The Covenant

Alice Abracen’s powerful, award-winning play, The Covenant, treads a heart wrenching line through despair and dark humour. Beautifully crafted, the audience is transported to a heinous, immoral time in history that sadly rings too close to current and conceivable atrocities. Added to the mix is the out of control feeling of today’s fake news in override; how more than ever the spread of half-truths and lies gathers wide acceptance. The Covenant has every audience member fully engaged and questioning, ‘what would I do if it was me’. Directed by Murdoch Schon, Theatre Ouest End presents this timely, world premiere production, playing at the Segal Centre for Performing Arts Studio from November 13 to December 3. There will be post-show talkbacks with invited guests to explore questions raised by the play.

Inspired by a true story, The Covenant is set in June, 1944 at Theresienstadt. Here, international Red Cross dignitaries are invited to marvel at this lively, cultural town which appears to be a haven for Jewish people in the heart of Czechoslovakia. Little do they know that this paradise is a ghetto and concentration camp elaborately staged in order to conceal Nazi crimes against humanity.

Though based on an historical event, the play is timeless. “Even today people are detained, imprisoned and persecuted for their ethnic or racial identities. The lessons of history are forgotten or misappropriated — as seen in the yellow stars worn at anti-vaccine protests,” said Abracen.

Director Murdoch Schon is painfully aware that the global political climate is on a backwards slide toward
fascism, “We must never for a moment forget how easily propaganda becomes power in the hands of
autocrats,” said Schon. “Another major thematic thrust of the play is belief and betrayal; are we judged by
a single action or a lifetime of actions? It is crucial to witness what must be remembered, and to remember what we have witnessed.”
Jonathan Silver plays the role of Peter, he reiterates how we must continue to tell stories about the
inhumanities fascism has brought about, “This is not ancient history. Our lives have been shaped by the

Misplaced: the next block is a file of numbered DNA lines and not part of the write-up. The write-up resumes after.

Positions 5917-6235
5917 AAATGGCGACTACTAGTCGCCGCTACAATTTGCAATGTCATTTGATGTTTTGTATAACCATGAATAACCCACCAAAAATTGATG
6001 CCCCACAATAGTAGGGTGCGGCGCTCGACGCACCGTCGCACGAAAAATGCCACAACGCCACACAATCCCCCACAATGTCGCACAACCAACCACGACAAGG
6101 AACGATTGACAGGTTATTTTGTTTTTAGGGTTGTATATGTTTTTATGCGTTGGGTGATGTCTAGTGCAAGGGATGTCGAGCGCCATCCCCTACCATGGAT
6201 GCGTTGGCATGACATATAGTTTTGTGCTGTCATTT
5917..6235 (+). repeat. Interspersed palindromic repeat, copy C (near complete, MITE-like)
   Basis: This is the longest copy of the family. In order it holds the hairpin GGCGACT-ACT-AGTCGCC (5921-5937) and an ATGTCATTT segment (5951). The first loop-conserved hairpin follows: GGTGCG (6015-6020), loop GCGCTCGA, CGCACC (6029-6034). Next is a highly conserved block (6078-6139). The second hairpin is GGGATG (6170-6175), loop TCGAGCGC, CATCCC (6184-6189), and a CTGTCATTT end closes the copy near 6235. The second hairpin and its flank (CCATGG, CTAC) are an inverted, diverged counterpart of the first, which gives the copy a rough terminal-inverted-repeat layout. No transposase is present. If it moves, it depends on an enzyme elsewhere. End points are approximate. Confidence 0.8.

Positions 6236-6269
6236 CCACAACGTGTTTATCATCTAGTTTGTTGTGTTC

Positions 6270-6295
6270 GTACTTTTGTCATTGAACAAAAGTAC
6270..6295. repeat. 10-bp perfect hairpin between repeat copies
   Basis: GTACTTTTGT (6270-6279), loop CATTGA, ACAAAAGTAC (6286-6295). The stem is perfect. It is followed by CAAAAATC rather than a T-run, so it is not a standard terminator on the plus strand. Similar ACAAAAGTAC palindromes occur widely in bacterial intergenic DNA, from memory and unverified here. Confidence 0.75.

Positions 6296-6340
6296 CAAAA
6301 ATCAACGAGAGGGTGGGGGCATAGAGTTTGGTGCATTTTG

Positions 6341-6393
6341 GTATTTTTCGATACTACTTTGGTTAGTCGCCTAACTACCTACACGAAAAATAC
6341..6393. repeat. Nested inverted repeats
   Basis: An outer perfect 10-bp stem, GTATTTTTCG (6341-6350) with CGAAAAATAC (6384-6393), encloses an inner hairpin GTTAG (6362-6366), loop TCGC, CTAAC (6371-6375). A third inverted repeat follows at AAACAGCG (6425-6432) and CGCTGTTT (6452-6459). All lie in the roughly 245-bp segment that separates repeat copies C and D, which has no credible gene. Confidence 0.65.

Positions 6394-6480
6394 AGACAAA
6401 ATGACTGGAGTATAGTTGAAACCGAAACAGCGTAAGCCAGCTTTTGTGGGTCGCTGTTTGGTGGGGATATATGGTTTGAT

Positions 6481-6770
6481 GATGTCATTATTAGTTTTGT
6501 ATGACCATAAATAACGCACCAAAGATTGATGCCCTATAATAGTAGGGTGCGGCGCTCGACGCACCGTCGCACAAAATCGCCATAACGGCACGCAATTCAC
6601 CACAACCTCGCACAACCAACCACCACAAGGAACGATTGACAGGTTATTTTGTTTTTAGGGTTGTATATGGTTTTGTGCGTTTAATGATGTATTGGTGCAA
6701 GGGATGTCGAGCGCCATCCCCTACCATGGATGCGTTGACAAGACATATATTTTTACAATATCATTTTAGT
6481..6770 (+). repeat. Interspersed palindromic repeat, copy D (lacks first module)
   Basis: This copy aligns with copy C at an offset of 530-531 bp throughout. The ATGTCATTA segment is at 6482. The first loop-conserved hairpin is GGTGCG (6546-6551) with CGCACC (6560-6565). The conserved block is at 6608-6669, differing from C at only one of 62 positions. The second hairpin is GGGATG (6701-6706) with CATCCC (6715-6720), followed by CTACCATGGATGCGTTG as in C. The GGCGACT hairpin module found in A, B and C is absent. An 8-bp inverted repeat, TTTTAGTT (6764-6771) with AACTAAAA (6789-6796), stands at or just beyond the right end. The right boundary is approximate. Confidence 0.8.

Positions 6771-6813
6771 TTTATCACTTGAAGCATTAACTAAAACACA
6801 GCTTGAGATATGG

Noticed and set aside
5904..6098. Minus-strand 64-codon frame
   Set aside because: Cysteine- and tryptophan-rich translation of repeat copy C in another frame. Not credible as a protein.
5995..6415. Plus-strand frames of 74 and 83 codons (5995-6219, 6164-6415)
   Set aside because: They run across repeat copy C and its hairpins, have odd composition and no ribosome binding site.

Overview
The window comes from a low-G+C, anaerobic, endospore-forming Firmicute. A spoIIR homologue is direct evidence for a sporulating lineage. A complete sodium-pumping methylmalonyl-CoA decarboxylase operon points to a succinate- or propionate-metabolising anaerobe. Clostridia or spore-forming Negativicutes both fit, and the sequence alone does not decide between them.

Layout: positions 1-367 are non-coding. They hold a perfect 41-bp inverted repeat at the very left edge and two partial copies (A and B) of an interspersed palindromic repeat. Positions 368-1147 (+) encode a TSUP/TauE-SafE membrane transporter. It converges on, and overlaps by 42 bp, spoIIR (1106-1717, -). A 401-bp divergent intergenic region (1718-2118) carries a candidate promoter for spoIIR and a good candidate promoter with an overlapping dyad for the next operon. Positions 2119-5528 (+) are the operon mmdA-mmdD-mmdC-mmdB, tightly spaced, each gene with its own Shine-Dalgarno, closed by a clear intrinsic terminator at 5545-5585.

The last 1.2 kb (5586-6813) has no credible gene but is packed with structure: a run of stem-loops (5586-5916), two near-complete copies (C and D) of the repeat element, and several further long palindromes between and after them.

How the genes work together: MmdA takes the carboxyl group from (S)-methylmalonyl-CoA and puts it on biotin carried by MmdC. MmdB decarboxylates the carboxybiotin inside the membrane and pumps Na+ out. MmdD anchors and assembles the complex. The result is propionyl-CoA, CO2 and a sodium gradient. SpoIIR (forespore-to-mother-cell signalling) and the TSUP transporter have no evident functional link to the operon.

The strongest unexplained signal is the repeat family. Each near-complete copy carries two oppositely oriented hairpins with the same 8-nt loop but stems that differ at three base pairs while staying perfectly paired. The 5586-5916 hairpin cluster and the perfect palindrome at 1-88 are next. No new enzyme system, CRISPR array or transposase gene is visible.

mistakes of generations past; stories like The Covenant help us understand how they affect our future,”
said Silver. Much of Silver’s family tree was wiped out during the Holocaust, “My direct family only survived because my great grandmother fled to Canada as the war began. She opened a small grocery store on St. Laurent Blvd that became the Montreal landmark Warshaw.”
Laura Mitchell is one of the founding members of Theatre Ouest End and plays the role of Karla. She is
drawn to all the big questions in the play,” How do we lose our humanity? How can we keep it? How do
we find enough hope to keep putting one foot in front of the other?” she asked. ”I’m interested in ongoing suffering. Aside from the physical, living in a situation that seems devoid of meaning is another kind of suffering, along with the suffering of separation and loss. How do we alleviate it?” She is thrilled that The  Covenant is the company’s first full length staged production, and with the beauty, density, clarity and dark  hope that the play offers.

Mature subject matter.

There will be post-show talkbacks exploring themes and questions raised by the play connected to the ongoing reality in Quebec and Canada, on Nov. 17, 23, 30 matinees; Nov. 24 and Dec. 1

To purchase your tickets visit: or call 514-739-7944

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